Author Topic: Game Mechanics  (Read 1607 times)

Tom

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Game Mechanics
« Topic Start: August 05, 2011, 04:53:21 PM »
Here are the first rough guides on game mechanics:

For the cooperative storytelling, there is no need to invent new rules the ones from SM2 will do just fine:
http://lemuria.org/SM2/roleplaying.html


For the magic system, there will be something very new.

Spells will be defined by the following characteristics:
  • a (unique) Name
  • an Intent
  • a Base or source of power
  • a Power Level or strength of the effect
  • an Effect Description
The new elements Intent and Base work as a dual-axis category. Both are single-word categories.

Intents are concepts like harm, protect, control, transform. It describes what the spell is supposed to do. Magic being an art of the will, intention is important. As a spellcaster, you don't just create a ball of fire - that is actually just the means. What you (magically) do is create a ball of fire in order to harm someone. A spell without intention is unimaginable. And yes, that does mean you can't use a Fireball (which is a harm spell) to light a campfire. You can use it to burn a peasant and throw him into the firewood to get a fire started. If you're a member of the Underworld. :-)

The Base of a spell is where it draws its power from, how it manifests. These are words like fire, water, stone, death, mind, etc. - they describe how the spell works to achieve the intent. The base is also important for spell interaction.

Spells interact with each other based on their bases. This is especially important in magical duels or Certamen. Interaction can be normal, strong or weak. It is always reciprocal. For example, fire interacts weakly with itself. You can throw a fireball right through a burning room and neither fire will be affected very much. In Certamen, a fire-based defensive spell will be very ineffective against fire-based attack spells. At the same time, the fire-based attacks will, while passing easily through the fire-based defenses also not affect the defenses very much. Fire and water, on the other hand, interact strongly. A shield of ice (water-based protection spell) will be very effective against a fireball. At the same time, while the fireball will be very likely blocked, it will also do a lot of damage to the shield of ice.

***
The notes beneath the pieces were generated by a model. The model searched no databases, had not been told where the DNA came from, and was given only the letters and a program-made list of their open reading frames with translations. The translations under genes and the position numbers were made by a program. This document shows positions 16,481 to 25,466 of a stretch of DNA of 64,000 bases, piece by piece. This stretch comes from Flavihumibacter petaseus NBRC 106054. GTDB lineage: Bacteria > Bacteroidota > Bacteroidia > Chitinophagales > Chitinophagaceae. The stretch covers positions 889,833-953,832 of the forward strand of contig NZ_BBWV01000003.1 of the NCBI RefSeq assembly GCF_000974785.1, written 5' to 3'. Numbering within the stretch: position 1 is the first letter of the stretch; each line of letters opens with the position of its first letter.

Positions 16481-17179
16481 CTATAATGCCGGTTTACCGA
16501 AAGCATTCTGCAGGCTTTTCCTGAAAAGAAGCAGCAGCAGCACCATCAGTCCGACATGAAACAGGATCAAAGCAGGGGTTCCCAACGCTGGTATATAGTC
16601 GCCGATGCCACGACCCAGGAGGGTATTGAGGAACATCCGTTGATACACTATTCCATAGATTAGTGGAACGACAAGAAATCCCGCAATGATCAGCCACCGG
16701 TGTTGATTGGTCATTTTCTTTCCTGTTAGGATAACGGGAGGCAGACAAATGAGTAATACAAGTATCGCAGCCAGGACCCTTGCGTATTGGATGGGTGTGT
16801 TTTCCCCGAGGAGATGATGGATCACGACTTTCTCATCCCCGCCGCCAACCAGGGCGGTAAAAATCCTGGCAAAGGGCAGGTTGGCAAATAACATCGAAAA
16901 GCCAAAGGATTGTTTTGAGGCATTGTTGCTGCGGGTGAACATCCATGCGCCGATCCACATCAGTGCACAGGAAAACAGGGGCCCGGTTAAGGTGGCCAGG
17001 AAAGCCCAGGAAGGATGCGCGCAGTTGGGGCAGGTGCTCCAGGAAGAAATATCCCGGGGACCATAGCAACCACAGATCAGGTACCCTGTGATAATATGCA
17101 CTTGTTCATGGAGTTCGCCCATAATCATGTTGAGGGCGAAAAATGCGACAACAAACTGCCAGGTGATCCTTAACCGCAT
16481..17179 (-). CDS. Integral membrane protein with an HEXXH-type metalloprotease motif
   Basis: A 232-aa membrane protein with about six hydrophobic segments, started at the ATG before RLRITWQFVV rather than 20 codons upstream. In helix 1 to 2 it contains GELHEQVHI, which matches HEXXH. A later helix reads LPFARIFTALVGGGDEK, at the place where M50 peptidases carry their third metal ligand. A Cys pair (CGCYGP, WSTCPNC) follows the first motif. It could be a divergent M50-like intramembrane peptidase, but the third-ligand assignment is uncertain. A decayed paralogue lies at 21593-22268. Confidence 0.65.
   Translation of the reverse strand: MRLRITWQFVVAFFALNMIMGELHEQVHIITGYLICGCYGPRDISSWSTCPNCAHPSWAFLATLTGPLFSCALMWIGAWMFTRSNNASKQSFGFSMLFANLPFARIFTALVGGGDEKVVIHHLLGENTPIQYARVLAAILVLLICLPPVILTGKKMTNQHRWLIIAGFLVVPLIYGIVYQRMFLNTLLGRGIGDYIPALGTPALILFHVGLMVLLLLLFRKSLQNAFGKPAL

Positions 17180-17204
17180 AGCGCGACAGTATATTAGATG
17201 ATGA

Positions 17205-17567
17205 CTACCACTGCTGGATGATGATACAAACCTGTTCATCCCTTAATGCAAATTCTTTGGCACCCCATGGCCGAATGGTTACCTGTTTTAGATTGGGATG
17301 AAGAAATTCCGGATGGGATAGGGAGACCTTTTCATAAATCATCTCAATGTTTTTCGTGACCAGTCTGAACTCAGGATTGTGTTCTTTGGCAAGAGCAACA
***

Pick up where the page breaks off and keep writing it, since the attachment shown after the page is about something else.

In Certamen that means that there is a strategic balance between passing through defenses and doing damage, and smashing into defenses to take them down (so your future attack spells can do more damage).

The actual numbers depend on the power level.

The effect description is a free-form text that describes what exactly the spell does. Spells are exact in so far as doing exactly what the description says and nothing else. See the SM2 example - you can't use a "summon undead army" spell to summon an undead servant, because it a) summons an army, not just one and b) it summons soldiers, not servants.



Like in both predecessors, spell formulas can be traded.

Learning will be much simplified and automated.
« Last Edit: August 05, 2011, 04:56:01 PM by Tom »

Tom

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Re: Game Mechanics
« Reply #1: August 05, 2011, 05:40:32 PM »
The Power Level of a spell depends on three factors:
  • what target (size) it affects
  • how severe the effect is
  • how long the effect lasts
these act as multipliers.

Effect
  • cosmetic effect with no real consequences for the target
  • a small effect, like a minor wound or a nagging voice in your head
  • a large effect, e.g. a serious wound or a strong desire to do something
  • a severe effect, instant death or irresistable control
  • a massive effect, like being instantly turned to ash or total control and memory wipe
Target
  • a small item or a part of a human-sized being
  • one human-sized being or a large object
  • a small group (5 or less) or a tree, small hut, large waggon, etc.
  • a large group (up to about 20) or a house, a boat, etc.
  • everyone around (~100 people or so), a whole field, ocean-going ship, an entire village, etc.
Duration
  • an instant
  • a short while, about a minute
  • about an hour
  • a whole day
  • several weeks, maybe a month